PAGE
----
Fig 1. The Practice Exchange 3: The Other Side of the Other
Present: Marsha Bradfield | Ian Brown | Ana Laura Lopez de la Torre | Scott Schwager | Aaron McPeake | Angela Hodgson | Caroline Rabourdin | Bernice Donszelmann | Pamela Kember | Ben Fitton | Tsuyoshi Amano | Sharon Rhodes
Apologies: Samantha Epps, Malcolm Quinn, Brandon Prendeville
Fig 2. Ian Brown, Caroline Rabourdin, Angela Hodgson, Pamela Kember
Scott introduces the seminar, with thanks to Angela and Caroline for coming to present their practice. Scott reviews themes from the previous TPE Pilot seminar (see notes on the blog), followed by a quick round of introductions.
Fig 3. Aaron McPeake, Sharon Rhodes
* Presented a text-based piece entitled "Translations of a Dandelion" (to appear soon in a publication by The Dandelion Network at Birkbeck College), as well as some research-in-process, coming out of this work. The work references the dandelion as the emblem for Larousse Dictionaries and Encyclopedias, and the different meanings and uses of the word dandelion in French and English.
* Metaphors for knowledge production and dissemination borrowed from nature: roots, dispersal of seeds. Singular versus multiple roots for knowledge as explored in the work of Deleuze. The dandelion as a weed, knowledge spreading without control, knowledge as something subversive that might grow where it is not expected.
* Translation as a vector, always directional, bringing into doubt the notion of origin. The need for some form of "third text" (Ricoeur) that mediates between the text to be translated and the translation, somehow explaining why and how the translation takes place.
* The relationship between text and image, how they "translate" into each other. For artists that work with the textual / discursive, what kind of translations happen between the practice itself and the writing of a doctoral thesis?
Fig 4. Ian Brown, Scott Schwager, Angela Hodgson, Pamela Kember
* Presented a cross-section of constituent elements of her practice and research as both an artist and medical doctor: hypothesis, individual practice, participatory events, all focusing on the use of drawing as a way of exploring empathy within the context of a hospital / medical setting.
* Narratives emerging through the practice, the stories and experiences of the participants (namely other staff), things happening in the background. Improvisation as a way of responding to context, and allowing for free associations to emerge.
* Difference in scope and depth in science and in art, as forms of knowledge. Sympathy and empathy as constitutive of the relationship between doctor / artist and patient / audience. Measuring empathy? The problematics of the "empathy quotient".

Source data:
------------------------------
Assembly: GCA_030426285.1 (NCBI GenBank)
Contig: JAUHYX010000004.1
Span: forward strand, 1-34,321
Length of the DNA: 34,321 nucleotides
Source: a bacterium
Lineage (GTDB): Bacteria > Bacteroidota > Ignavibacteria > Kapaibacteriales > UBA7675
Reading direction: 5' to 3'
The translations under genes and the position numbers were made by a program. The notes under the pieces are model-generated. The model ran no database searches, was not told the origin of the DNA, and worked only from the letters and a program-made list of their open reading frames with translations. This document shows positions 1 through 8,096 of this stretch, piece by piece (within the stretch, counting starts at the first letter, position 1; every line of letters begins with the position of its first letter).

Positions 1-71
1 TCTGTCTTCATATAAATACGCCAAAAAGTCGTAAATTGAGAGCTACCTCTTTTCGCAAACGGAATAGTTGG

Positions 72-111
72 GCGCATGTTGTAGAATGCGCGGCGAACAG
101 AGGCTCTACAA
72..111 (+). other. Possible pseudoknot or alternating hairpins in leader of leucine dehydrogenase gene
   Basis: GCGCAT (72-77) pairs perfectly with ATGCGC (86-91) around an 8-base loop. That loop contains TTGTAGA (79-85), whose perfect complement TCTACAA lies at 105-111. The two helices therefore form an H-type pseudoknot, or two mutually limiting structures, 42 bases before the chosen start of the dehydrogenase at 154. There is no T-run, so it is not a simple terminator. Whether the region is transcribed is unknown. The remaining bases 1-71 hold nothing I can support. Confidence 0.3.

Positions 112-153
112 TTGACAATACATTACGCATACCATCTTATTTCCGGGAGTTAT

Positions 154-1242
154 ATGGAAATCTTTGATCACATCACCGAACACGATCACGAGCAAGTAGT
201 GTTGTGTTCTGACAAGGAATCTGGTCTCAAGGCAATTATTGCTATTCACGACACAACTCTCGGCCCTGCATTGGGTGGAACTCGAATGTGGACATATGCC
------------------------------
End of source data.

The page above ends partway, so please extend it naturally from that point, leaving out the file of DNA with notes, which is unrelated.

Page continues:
Fig 5. Aaron McPeake, Bernice Donszelmann
Themes and questions to take forward:
*Artists also trained or experienced in a other disciplines - interdisciplinarity - in this case architecture (Caroline) and medicine (Angela). How to map the influences, overlaps and dissonances and in what direction such mapping occurs.
* The cultural specificity of epistemological paradigms, and how they influence the way in which as researchers we might attempt to describe the knowledge emerging from our practices.
*Presenting practice as a form of thinking aloud; creative production on-the-spot, in the TPE sessions. Performativity without being a performance.
* Searching for resolution, seeking a narrative that others can read, the role of the audience / reader. Is he/she present at the onset of practice or comes in as an afterthought? What happens when the researcher becomes the primary audience for his or her research?
* And/or - Relations between verbal and visual (and other) languages in art research - in the thesis and beyond. For example, Roland Barthes' discussion of image/text relations, his "third meaning" (the first on the information level, the second on the symbolic level) which he links to filmic and photographic images, but can possibly be applied in terms of the emblematic reading of certain visual/verbal devices - suggesting that this remains an "obtuse" sense or meaning to use his term, where meaning resides neither in the image or in the text alone. It is instead produced across or through both.